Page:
Despite mostly favorable media coverage and assistance from out-of-state entities, the group supporting sexually explicit children's books in Alabama libraries has yet to claim a significant win.

Read Freely Alabama is a group formed out of tensions with the Autauga/Prattville library over residents' protests of sexually explicit and LGBTQ+ promoting books. The group has since gained some support in similar conflicts in localities the state over. Read Freely was started in response to Clean Up Alabama, a group opposed to the inclusion of certain books deemed inappropriate.

Read Freely also has the support of Every Library, an Illinois-based group designed to "support grassroots groups across the country defend and support their local library against book banning, illicit political interference, and threats of closure."

The Read Freely website "about our work" tab says the following:

"Read Freely Alabama is a volunteer group of concerned citizens who oppose censorship in our local libraries. As the scale of censorship efforts and attacks on libraries have expanded across the state, we have grown to meet the challenge. Read Freely Alabama is the state-wide resource hub for local chapters and affiliated groups fighting censorship. By connecting library advocates to one another and to state and national partners, Read Freely Alabama enables liberty-loving patriots across the state to stand together against this un-American campaign of bigotry."

Suspiciously missing is a list of accomplishments.

Despite consistently being the loudest and most disruptive people in any given room, the Read Freely types have consistently racked up losses without a win in sight.

In Prattville, where this whole thing started, the library board does not contain a single original member since Read Freely began petitioning the city council and county commission, who appoint board members. According to Read Freely, "the Autauga-Prattville Public Library board was successfully stacked with Clean Up Alabama sympathizers."

That same board terminated library director Andrew Foster for allegedly recording executive sessions and sharing privileged information in an open records request.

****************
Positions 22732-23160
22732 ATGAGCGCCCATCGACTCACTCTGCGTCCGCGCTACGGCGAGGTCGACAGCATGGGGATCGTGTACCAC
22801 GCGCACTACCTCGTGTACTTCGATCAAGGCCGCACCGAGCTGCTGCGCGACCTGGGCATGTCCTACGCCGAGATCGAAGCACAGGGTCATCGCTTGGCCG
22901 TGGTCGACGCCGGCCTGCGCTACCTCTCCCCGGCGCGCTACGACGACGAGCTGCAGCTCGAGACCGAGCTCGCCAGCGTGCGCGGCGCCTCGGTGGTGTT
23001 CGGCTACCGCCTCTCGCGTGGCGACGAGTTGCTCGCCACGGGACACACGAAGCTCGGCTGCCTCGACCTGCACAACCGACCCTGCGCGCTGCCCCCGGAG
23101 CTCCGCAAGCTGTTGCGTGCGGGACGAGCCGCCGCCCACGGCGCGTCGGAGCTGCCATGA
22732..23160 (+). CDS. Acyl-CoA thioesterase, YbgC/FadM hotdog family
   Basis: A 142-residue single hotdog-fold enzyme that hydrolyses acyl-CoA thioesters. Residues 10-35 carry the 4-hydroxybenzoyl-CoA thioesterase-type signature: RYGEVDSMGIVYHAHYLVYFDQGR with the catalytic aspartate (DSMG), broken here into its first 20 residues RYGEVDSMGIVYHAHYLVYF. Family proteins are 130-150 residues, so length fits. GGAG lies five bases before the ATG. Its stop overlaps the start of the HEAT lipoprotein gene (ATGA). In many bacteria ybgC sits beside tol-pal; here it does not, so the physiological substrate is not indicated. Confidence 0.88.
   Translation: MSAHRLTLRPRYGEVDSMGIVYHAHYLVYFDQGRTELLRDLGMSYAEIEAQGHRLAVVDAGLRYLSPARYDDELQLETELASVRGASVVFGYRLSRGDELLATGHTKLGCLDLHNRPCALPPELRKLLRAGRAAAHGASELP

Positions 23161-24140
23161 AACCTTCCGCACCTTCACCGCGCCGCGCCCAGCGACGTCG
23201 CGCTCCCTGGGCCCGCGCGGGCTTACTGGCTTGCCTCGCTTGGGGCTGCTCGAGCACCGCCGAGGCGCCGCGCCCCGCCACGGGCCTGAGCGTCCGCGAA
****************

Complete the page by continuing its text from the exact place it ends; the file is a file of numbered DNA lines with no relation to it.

After Foster's firing, members of Read Freely went to the Prattville library, where employees decided to lock the doors in protest. Despite the cries of "yes queen" and other vapid affirmations, the protesting employees were subsequently terminated for their actions as well.

This came after that same board passed a series of regulating policies for ordering and placing "obscene" books in the local library.

In Trussville, Read Freely attempted to mobilize supporters to oppose the removal or relocation of several books in the Trussville Library after several community members addressed the board in February, asking for the books to be removed.

Despite the planned protest, the Trussville Library Board voted to remove 11 books, with plans to relocate another 18 to a new section of the library for mature teens or mature young adult content.

The L's continue to stack up across the state.

SEE: Foley library makes leadership changes, moves explicit books to adult section after complaints

SEE ALSO: Huntsville Library responds to accusation it targeted LGBTQ books for relocation: 'That is not true'

At the state level, Read Freely has also received an equal number of unsuccessful petitions and protests.

Not only have several lawmakers proposed legislation to address sexually explicit books in libraries, but the Alabama Public Library Service (APLS) has also adopted several policies vigorously opposed by Read Freely.

Gov. Kay Ivey locked horns with APLS director Nancy Pack for the lack of attention paid to the library issue, suggesting a lengthy series of policy recommendations. Ivey also replaced former board member Virginia Doyle after Doyle expressed vehement criticism of Ivey and other lawmakers. Ivey replaced Doyle with Amy Minton, a long-time critic of sexually explicit and age-inappropriate children's books.

Despite consistent protests from Read Freely, APLS also voted unanimously in January to withdraw its American Library Association (ALA) membership.

The ALA is at the center of the statewide debate over local libraries' inclusion of sexually explicit books made available for minors. Those opposed to the books' inclusion have pointed to the ALA's support for sexually explicit children's books and the political bias of the ALA and its leadership.

SEE ALSO: 'Marxist lesbian' American Library Association president not backing down despite Alabama, other states seeking separation

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